Lupus Erythematosus is a chronic, autoimmune disease, which affects mostly women in their late teens to early thirties. Once developed, it is extremely hard, and at most times impossible to cure. Few have ever completely reversed the disease, and there is no proven scientific method to cure this condition. 

There are different types of Lupus Erythematosus, and systematic and cutaneous are the most common. This disease also most commonly affects the Central Nervous System (CNS) as well as muscles, tissues and joints. It can cause fatigue, and in most cases, a butterfly shaped skin rash will develop on the face, which covers the cheeks and bridge of the nose.

Other complications in Lupus patients can be few and far between or many and frequent. A lot depends on how diligently the patient keeps up with maintenance of the disease.

Blood Complications

According to studies conducted by The New York Times, about 85% of Lupus patients have some type of blood complication or disorder that will develop as the disease progresses. The following are a few of the more common blood complications found in Lupus patients.

  • Anemia: Approximately 50 percent of Lupus patients are anemic. This includes iron deficiencies from excessive menstruation or gastrointestinal bleeding caused by some of the treatments.
  • Hemolytic Anemia: A specific type of anemia which destroys red blood cells.
  • Antiphospholipid Syndrome (APS): Between 35 and 45 percent of Lupus patients and especially those with SLE (Systematic Lupus Erythematosus) have this condition. This results from auto-antibodies found specifically in Lupus patients. This syndrome often results in blood clots resulting in abnormal narrowing and abnormalities in the blood vessels.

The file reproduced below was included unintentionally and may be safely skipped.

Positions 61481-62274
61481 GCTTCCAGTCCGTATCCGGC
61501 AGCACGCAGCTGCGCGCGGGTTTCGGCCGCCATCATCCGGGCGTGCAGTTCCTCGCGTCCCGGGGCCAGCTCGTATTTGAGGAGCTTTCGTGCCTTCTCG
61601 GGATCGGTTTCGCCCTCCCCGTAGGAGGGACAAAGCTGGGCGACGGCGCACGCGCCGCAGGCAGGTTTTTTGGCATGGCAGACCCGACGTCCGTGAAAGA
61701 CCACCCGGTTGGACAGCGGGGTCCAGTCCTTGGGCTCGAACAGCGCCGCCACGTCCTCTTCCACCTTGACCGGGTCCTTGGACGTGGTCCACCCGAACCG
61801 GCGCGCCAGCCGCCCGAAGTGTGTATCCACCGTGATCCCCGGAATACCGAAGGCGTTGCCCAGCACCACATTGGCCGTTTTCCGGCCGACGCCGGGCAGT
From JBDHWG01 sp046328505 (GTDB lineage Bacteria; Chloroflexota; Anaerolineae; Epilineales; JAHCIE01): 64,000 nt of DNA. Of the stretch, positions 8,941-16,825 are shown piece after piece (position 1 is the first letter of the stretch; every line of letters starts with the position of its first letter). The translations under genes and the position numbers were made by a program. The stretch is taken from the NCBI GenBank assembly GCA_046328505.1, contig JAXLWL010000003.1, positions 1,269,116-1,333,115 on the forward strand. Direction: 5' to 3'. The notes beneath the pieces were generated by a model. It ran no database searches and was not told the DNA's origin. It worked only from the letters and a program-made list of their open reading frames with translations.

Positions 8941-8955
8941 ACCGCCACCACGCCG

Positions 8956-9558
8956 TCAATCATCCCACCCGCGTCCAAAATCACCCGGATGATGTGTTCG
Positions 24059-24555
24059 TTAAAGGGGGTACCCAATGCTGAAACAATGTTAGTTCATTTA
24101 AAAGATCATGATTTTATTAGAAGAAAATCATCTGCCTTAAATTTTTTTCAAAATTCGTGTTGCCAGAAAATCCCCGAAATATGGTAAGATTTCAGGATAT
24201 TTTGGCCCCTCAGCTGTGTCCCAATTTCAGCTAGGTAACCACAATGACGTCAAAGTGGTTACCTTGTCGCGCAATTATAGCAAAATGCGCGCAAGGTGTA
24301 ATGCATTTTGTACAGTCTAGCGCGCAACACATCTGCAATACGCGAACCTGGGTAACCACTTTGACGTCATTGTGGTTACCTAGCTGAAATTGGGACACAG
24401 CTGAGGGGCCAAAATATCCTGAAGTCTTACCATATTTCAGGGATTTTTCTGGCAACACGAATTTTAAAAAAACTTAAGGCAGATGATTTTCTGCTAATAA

This can cause swelling in the area of the clots, most often in Lupus patients it is the legs, lungs, hands or feet. There are various other blood complications when it comes to Lupus, but there are many more problems and complications that can develop with time.

Heart and Circulation Complications

Heart disease can be considered a primary cause of death in Lupus patients. This usually happens as a result of the immune response resulting in chronic inflammation. Heart risks from Lupus often include the following:

  • Atherosclerosis: Plaque buildup in Arteries
  • Increased Stiffness in Arteries
  • Unhealthy Cholesterol and Lipid Levels
  • High Blood Pressure (Results of Kidney injury or corticosteroid treatment)
  • Heart Failure
  • Pericarditis: Inflammation of tissue surrounding the Heart
  • Myocarditis: Inflammation of the heart muscle (rare condition)
  • Blood Clots
  • Abnormalities of Heart Valves

Lung Complications (60 Percent of Lupus Patients)

Lung complications exist in an average of 60 percent of Lupus patients.

  • Pleurisy: Inflammation of the Membrane lining the Lung resulting in shortness of breath and coughing
  • Pleural Effusion: Fluid buildup
  • Lupus Pneumonitis: Symptoms include fever, chest pain, labored breathing and coughing
  • Pulmonary Hypertension: High blood pressure as a result of damage to the blood vessels of the lungs

Kidney complications are also very prominent in Lupus patients. The immune system often attacks different parts of the kidney, which may cause temporary or permanent damage to the kidneys, and inflammation almost always accompanies this particular complication. There are various other complications that can develop in Lupus patients over time, and each should be researched and studied with care.